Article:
|Place of birth||Roxburgh, Scotland|
|Date of enlistment from Nominal Roll|
|Rank on enlistment||Private|
|Unit name||1st Battalion, E Company|
|AWM Embarkation Roll number||23/18/1|
|Embarkation details||Unit embarked from Sydney, New South Wales, on board Transport A19 Afric on
|Rank from Nominal Roll||Lance Corporal|
|Unit from Nominal Roll||45th Battalion|
|Fate||Killed in Action
|Age at death from cemetery records||40|
|Place of burial||No known grave|
|Commemoration details||The Ypres (Menin Gate) Memorial (Panel 27), Belgium
The Menin Gate Memorial (so named because the road led to the town of Menin) was constructed on the site of a gateway in the eastern walls of the old Flemish town of Ypres, Belgium, where hundreds of thousands of allied troops passed on their way to the front, the Ypres salient, the site from April 1915 to the end of the war of some of the fiercest fighting of the war.
The Memorial was conceived as a monument to the 350,000 men of the British Empire who fought in the campaign. Inside the arch, on tablets of Portland stone, are inscribed the names of 56,000 men, including 6,178 Australians, who served in the Ypres campaign and who have no known grave.
The opening of the Menin Gate Memorial on 24 July 1927 so moved the Australian artist Will Longstaff that he painted 'The Menin Gate at Midnight', which portrays a ghostly army of the dead marching past the Menin Gate. The painting now hangs in the Australian War Memorial, Canberra, at the entrance of which are two medieval stone lions presented to the Memorial by the City of Ypres in 1936.
Since the 1930s, with the brief interval of the German occupation in the Second World War, the City of Ypres has conducted a ceremony at the Memorial at dusk each evening to commemorate those who died in the Ypres campaign.
|Panel number, Roll of Honour,|
Australian War Memorial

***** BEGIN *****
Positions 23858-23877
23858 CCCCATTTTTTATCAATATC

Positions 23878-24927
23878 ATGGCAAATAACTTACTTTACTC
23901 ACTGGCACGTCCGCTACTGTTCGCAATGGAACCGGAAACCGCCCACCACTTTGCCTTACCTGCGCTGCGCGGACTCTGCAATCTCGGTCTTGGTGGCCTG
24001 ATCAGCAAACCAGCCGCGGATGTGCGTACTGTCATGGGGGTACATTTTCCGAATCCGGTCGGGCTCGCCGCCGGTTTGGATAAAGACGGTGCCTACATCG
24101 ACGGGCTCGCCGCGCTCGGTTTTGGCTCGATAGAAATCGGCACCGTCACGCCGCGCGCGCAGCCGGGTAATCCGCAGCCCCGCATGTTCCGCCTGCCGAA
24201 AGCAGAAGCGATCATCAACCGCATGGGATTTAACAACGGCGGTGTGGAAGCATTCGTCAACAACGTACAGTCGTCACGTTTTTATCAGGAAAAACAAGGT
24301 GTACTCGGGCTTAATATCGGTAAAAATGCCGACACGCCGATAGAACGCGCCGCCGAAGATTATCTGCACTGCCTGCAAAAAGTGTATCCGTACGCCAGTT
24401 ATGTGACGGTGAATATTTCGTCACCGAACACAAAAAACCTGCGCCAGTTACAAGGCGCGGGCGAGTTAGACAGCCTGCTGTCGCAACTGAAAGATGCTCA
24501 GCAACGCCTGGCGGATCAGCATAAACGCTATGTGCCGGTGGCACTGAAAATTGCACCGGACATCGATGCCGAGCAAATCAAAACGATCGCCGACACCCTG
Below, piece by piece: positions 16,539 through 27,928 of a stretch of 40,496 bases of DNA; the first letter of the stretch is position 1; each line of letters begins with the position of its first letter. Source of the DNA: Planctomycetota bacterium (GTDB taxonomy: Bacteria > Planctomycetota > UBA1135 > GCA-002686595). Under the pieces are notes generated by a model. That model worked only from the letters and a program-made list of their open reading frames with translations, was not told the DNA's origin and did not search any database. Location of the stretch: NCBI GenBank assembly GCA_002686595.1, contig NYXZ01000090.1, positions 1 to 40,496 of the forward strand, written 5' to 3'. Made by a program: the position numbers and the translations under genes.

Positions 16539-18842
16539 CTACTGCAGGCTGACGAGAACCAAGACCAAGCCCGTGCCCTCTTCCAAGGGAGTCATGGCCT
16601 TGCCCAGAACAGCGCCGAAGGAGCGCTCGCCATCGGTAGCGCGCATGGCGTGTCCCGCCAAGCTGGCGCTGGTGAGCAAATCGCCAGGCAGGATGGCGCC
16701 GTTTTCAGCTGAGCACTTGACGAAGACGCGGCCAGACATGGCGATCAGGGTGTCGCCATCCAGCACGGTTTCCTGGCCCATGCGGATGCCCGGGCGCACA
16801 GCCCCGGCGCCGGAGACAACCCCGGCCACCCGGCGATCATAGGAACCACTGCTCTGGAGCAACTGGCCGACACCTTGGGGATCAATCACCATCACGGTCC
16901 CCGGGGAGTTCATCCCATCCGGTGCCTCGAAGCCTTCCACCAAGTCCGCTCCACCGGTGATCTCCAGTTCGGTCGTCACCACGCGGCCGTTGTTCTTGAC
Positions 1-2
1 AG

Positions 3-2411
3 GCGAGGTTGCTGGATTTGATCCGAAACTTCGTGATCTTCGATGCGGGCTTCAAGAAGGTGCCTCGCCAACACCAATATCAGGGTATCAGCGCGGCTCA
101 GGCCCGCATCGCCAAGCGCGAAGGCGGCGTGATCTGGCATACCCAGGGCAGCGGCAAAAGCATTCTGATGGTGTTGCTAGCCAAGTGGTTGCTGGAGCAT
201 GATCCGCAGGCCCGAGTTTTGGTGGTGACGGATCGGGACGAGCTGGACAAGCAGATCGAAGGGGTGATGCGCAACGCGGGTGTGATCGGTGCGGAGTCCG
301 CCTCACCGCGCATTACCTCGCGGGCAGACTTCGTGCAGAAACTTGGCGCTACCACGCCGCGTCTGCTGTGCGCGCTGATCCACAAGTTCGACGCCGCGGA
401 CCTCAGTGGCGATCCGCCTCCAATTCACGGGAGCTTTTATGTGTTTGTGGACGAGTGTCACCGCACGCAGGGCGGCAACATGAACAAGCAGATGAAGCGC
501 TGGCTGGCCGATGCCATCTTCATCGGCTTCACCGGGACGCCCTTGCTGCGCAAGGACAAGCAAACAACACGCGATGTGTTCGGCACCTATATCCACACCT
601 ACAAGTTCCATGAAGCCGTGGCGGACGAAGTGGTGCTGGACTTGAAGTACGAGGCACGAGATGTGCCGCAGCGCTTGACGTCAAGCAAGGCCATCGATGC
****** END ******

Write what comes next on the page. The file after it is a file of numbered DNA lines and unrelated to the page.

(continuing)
|Miscellaneous information from|
|Parents: James and Mary Buchan FOWLER; husband of Janet FOWLER, 137 Halliburton Road, Galashiels, Scotland. Native of Galashiels|
War service: Egypt, Gallipoli, Western Front
Embarked from Alexandria to join the Mediterranean Expeditionary Force, Gallipoli, 5 April 1915. Wounded in action, 25-30 April 1915 (gun shot wound, foot); admitted to 15th General Hospital, Alexandria, 30 April 1915; transferred to Mustapha Convalescent Camp, 5 May 1915; discharged to duty, 22 June 1915; rejoined Bn at Gallipoli, 19 July 1915. Appointed Temporary Corporal, 7 November 1915. Admitted to 1st Casualty Clearing Station, 22 November 1915 (pyrexia), and reverted to Lance Corporal. Transferred to hospital ship, 23 November 1915; disembarked Malta, 29 November 1915,and admitted to St George's Hospital (enteric). Discharged to Egypt, 7 January 1916; embarked from Malta for invaliding to Australia.
Admitted to 2nd Auxiliary Convalescent Camp, Heliopolis, 11 January 1916; transferred to Australian and New Zealand Convalescent Camp, Helouan, 15 January 1916; discharged to Pilygon Block Rest Camp, 9 February 1916. Admitted to 2nd Auxiliary Hospital, Heliopolis, 16 February 1916 (enteric); transferred to 3rd Auxiliary Hospital, 11 March 1916; discharged to Overseas Base, 11 March 1916. Taken on strength, 45th Bn, 2 April 1916.
Admitted to 54th Casualty Clearing Station, Serapeum, 8 May 1916 (pleurisy); transferred to No. 1 Australian Stationary Hospital, Ismailia, 13 May 1916 (debility); to 3rd Auxiliary Hospital, Heliopolis, 17 May 1916; to Ras el Tin Convalescent Camp, Alexandria, 22 May 1916.
Embarked from Alexandria, 6 June 1916; disembarked Plymouth, England, 16 June 1916. Admitted to 1st Australian Dermatological Hospital, Bulford, 20 December 1916; discharged, 3 March 1917; total period of treatment for venereal disease: 74 days.
Proceeded overseas to France, 19 June 1917; joined 45th Bn, 9 July 1917.
Killed in action, 16 August 1917.
Medals: 1914-15 Star, British War Medal, Victory MedalBase Records received a letter, dated 30 November 1915, from Mrs Janet. FOWLER, 137 Halliburton Street, Galashiels, Scotland, informing them that William FOWLER, her husband, had migrated to Australia five years previously, intending that his family should follow. He subsequently wrote cancelling travel arrangements. 'That isn't the first time he had done this as it happened; the same thing when he was in Canada. He has always been of a roving nature; he never was at home.' Following this correspondence, Mrs Fowler was recognised as next of kin.